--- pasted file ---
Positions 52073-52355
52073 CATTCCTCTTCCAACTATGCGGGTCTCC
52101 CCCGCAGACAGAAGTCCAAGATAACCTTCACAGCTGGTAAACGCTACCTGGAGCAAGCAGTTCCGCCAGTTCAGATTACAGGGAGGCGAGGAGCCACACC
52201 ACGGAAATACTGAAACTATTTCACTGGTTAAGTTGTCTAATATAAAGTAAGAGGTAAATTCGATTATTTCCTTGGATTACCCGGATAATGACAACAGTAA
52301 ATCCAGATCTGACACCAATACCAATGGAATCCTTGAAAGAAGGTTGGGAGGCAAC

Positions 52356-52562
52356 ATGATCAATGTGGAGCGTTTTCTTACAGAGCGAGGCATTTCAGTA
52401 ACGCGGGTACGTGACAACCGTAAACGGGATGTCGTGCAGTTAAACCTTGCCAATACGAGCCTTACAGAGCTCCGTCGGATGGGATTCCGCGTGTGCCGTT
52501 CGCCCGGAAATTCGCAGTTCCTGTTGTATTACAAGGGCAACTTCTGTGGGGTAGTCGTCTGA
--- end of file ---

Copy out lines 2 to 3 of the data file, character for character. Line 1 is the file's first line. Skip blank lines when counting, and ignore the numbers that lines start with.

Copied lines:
52073 CATTCCTCTTCCAACTATGCGGGTCTCC
52101 CCCGCAGACAGAAGTCCAAGATAACCTTCACAGCTGGTAAACGCTACCTGGAGCAAGCAGTTCCGCCAGTTCAGATTACAGGGAGGCGAGGAGCCACACC